New Straits Times
The coconut oil debate FocUS on wholESomE EATing
Coconut oil will have its detractors and supporters. But the key rationale seems to be to consume it in moderation, writes
WE have heard countless times that broccoli, blueberries, kale and salmon are superfoods. This is because they contain high levels of vitamins, minerals and antioxidants as well as fibre. Many believe that these nutrients can prevent cancer, stroke, heart attack and Alzheimer’s disease. They are also believed to have anti-ageing properties.
In recent years, coconut oil has been added to this list. A quick Google search will reveal thousands of links on its health benefits.
Coconut oil is said to be able to reduce the risk of heart disease, aid in weight loss, kill bacteria and viruses, boost digestion, and even help in HIV/AIDS and cancer treatment.
A The New York Times survey showed that 72 per cent of the public, compared with 37 per cent of nutritionists, believed that coconut oil was healthy.
Hollywood celebrities have also been touting the wonders of coconut oil for health and beauty.
Angelina Jolie reportedly includes virgin coconut oil in her breakfast cereal while model Miranda Kerr takes four teaspoons of coconut oil per day either in her salad, through cooking or in green tea to manage her weight.
However, the question remains whether it is really as healthy as people claim.
This is because coconut oil contains high saturated fat which is associated with high low-density lipoprotein (LDL) or bad cholesterol that increases the risk of coronary heart disease and stroke.
Last year, the American Heart Association (AHA) released a report advising against the use of coconut oil.
Gan says coconut oil also contains very little vitamins and minerals. It has only 0.66mg per 100g of vitamin E and one microgram per 100g of vitamin K.
It comprises of 99.9 per cent fatty acids — of which 91.9 per cent is saturated fatty acids, 6.4 per cent monounsaturated fatty acids, and 1.5 per cent polyunsaturated fatty acid.
Gan says coconut oil is a staple food among indigenous populations in India, Sri Lanka, the Philippines, Polynesia, and Melanesia.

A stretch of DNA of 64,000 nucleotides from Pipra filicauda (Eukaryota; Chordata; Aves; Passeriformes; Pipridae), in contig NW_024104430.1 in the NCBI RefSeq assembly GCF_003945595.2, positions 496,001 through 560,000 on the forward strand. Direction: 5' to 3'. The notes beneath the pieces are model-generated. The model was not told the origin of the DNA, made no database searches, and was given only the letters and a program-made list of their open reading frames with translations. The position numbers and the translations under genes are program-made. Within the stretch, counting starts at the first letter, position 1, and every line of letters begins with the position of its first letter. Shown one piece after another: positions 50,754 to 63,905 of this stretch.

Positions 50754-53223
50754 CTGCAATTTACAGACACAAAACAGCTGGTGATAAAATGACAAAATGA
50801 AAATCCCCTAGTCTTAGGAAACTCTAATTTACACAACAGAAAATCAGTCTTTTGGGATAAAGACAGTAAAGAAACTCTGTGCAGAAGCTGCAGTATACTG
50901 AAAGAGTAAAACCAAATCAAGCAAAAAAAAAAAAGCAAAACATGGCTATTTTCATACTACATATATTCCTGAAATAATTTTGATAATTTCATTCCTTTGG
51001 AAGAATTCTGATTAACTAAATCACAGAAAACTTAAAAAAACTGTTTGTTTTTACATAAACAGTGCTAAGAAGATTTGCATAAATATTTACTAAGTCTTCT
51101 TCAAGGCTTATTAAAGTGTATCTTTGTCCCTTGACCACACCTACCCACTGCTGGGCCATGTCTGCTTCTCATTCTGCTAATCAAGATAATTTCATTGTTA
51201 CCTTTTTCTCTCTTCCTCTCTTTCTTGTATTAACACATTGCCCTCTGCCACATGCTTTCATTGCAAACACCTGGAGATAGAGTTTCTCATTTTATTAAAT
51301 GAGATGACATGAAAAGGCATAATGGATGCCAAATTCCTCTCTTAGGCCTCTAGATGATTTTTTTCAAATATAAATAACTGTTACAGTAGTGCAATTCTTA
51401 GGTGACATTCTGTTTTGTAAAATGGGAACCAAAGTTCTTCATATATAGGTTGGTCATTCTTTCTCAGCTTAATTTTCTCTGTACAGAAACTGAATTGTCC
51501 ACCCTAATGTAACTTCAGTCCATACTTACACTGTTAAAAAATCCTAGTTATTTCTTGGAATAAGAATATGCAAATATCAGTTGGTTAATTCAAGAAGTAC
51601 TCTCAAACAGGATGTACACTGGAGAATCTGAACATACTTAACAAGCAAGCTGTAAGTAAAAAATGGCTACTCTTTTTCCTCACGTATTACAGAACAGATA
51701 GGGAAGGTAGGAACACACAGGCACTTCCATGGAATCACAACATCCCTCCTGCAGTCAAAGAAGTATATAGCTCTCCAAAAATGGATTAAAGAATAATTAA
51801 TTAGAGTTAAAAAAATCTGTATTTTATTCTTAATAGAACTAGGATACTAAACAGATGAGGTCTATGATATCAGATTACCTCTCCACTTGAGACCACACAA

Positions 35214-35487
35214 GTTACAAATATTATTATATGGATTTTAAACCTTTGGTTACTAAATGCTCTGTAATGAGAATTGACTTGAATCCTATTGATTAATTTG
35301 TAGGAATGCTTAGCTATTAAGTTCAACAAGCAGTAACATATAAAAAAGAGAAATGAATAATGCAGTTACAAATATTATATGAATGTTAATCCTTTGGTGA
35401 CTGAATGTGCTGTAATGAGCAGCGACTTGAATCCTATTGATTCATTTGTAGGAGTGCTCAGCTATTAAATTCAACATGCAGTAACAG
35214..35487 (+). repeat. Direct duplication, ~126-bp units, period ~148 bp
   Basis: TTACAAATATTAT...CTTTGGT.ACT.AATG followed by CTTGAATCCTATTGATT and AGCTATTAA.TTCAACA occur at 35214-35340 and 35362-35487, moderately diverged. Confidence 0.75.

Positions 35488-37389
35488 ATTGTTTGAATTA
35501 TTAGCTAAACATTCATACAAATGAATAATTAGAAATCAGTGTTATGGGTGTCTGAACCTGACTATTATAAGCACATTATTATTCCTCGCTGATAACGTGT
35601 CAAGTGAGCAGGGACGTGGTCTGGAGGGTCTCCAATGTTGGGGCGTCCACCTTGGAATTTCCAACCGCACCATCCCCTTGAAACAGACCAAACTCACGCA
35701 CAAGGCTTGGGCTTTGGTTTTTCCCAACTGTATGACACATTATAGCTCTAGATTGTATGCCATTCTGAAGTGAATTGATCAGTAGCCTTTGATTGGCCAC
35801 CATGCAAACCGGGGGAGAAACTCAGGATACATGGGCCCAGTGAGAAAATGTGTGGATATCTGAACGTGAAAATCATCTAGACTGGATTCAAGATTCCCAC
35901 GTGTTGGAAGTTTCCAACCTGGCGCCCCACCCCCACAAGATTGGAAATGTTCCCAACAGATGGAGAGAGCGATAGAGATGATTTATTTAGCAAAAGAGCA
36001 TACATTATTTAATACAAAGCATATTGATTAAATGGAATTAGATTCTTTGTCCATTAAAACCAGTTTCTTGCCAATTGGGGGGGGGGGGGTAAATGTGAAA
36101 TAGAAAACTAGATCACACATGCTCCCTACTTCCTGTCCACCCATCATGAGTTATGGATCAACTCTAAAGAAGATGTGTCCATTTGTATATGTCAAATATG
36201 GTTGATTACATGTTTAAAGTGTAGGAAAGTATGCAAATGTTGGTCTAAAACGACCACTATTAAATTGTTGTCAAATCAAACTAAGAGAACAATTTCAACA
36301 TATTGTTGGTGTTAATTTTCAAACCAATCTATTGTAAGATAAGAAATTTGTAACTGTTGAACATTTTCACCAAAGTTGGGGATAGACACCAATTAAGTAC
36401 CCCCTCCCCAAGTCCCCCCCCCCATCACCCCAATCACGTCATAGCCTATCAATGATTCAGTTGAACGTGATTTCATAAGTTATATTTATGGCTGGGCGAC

Observational studies of indigenous populations who consume significant amounts of coconut oil have found no adverse effects with regards to cardiovascular disease risk.
Based on the diet of these populations, urban consumers who practise clean eating also believe that coconut oil is healthy. However, these people do not look at the entire diet of indigenous populations.
“Firstly, people in these populations tend to eat coconut flesh or squeezed coconut cream, not coconut oil. They are more likely to consume a traditional diet with sufficient polyunsaturated fats, limited refined carbohydrates, and fibre-containing coconut products, such as coconut flesh and flour, which is a dietary pattern more in line with what is recommended for heart health and quite different from the typical modern diet.
“As a result, these findings on indigenous people cannot be directly attributed to their consumption of coconut oil, but instead is the result of their overall dietary pattern and lifestyle,” says Gan. THE whole eating pattern, not just one nutrient, is important for overall health, says dietitian Michelle Gan Pei Chee.
This is the key message to keep in mind for healthy eating, she adds.
Gan says the Malaysian Dietary Guidelines 2010 promote a healthy eating pattern based on a combination of foods, chosen regularly, over time. It has been categorised into five healthy eating tips for ease of reference:
1. Enjoy a variety of wholegrains and consume five servings of fruits and vegetables every day.
2. Eat a variety of healthy protein sources including fish, chicken and lean meat, legumes, nuts and seeds.
3. Prepare food using healthier cooking methods such as steaming, grilling, boiling, baking, roasting or stir-frying with less oil to reduce total fat consumption.
4. Unsaturated fat is preferred to saturated fat, both of which are preferred to trans-fat. Opt for healthy fat choices with nuts, seeds, avocados, olives and their oils for cooking.
5. Use herbs and spices to flavour food instead of adding salt.
Gan says all these will result in a diet that is naturally low in saturated and trans fats, salt and added sugar and rich in wholegrains, fibre, antioxidants and unsaturated fats (omega-3 and omega-6).
“Eating this way will improve overall health by reducing the prevalence of diet-related diseases such as type 2 diabetes, cardiovascular disease, hypertension and certain forms of cancer, ultimately decreasing the risk of morbidity and mortality.”